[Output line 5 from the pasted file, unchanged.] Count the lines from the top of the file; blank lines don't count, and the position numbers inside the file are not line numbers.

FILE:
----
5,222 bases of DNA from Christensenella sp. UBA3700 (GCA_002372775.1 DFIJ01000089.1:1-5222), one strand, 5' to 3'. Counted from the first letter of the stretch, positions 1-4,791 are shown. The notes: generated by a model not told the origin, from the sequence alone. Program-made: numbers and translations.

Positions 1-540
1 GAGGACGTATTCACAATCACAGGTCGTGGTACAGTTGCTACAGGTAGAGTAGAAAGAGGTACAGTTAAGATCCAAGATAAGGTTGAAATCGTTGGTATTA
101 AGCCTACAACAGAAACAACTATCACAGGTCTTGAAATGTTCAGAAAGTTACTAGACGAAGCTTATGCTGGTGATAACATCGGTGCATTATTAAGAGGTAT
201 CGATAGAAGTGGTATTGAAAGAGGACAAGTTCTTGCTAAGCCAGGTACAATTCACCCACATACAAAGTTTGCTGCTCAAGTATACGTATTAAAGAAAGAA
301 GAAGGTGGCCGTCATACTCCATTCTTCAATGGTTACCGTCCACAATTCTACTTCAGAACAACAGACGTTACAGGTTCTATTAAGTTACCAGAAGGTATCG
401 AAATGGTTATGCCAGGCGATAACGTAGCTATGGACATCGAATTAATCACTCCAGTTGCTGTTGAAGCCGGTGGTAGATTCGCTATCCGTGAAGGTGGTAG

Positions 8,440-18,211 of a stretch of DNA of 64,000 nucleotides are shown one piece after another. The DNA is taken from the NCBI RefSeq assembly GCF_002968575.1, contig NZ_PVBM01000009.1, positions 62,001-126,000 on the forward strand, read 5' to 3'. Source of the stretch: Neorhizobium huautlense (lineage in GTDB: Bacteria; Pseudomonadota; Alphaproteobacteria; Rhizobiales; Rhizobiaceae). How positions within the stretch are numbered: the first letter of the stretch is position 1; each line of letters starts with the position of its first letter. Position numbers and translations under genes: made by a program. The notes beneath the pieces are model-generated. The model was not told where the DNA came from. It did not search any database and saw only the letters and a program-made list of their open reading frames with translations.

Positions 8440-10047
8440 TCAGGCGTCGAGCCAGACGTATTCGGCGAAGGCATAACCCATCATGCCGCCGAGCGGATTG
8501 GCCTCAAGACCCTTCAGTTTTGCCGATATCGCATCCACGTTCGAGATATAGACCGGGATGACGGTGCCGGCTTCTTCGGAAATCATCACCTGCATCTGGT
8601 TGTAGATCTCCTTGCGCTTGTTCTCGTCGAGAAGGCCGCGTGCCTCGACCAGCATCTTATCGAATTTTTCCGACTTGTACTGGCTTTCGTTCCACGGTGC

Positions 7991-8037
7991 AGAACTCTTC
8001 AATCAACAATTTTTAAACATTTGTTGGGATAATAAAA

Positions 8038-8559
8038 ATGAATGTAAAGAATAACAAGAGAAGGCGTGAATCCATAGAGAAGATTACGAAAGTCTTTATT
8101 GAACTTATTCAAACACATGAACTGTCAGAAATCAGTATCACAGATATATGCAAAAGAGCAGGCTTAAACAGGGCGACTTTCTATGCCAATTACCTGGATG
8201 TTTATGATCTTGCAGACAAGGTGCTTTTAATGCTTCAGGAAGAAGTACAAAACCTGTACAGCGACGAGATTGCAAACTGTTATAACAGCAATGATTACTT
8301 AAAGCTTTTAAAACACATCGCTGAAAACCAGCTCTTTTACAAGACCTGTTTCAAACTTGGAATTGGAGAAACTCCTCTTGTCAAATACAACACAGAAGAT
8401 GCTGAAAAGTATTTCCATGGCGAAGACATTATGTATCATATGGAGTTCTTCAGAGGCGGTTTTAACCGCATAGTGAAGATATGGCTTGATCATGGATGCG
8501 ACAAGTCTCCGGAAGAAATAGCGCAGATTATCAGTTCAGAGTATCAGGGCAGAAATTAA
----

201 CGATAGAAGTGGTATTGAAAGAGGACAAGTTCTTGCTAAGCCAGGTACAATTCACCCACATACAAAGTTTGCTGCTCAAGTATACGTATTAAAGAAAGAA